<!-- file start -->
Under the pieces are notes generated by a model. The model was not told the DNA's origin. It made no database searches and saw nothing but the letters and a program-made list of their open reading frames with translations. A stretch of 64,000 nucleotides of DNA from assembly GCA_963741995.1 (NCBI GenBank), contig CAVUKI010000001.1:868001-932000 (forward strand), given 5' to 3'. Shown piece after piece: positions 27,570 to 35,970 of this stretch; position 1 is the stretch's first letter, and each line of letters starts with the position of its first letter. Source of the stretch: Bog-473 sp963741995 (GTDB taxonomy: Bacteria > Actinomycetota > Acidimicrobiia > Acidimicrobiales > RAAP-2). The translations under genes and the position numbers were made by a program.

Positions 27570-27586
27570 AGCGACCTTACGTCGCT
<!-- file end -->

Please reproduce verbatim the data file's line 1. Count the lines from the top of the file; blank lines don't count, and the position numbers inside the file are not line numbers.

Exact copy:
Under the pieces are notes generated by a model. The model was not told the DNA's origin. It made no database searches and saw nothing but the letters and a program-made list of their open reading frames with translations. A stretch of 64,000 nucleotides of DNA from assembly GCA_963741995.1 (NCBI GenBank), contig CAVUKI010000001.1:868001-932000 (forward strand), given 5' to 3'. Shown piece after piece: positions 27,570 to 35,970 of this stretch; position 1 is the stretch's first letter, and each line of letters starts with the position of its first letter. Source of the stretch: Bog-473 sp963741995 (GTDB taxonomy: Bacteria > Actinomycetota > Acidimicrobiia > Acidimicrobiales > RAAP-2). The translations under genes and the position numbers were made by a program.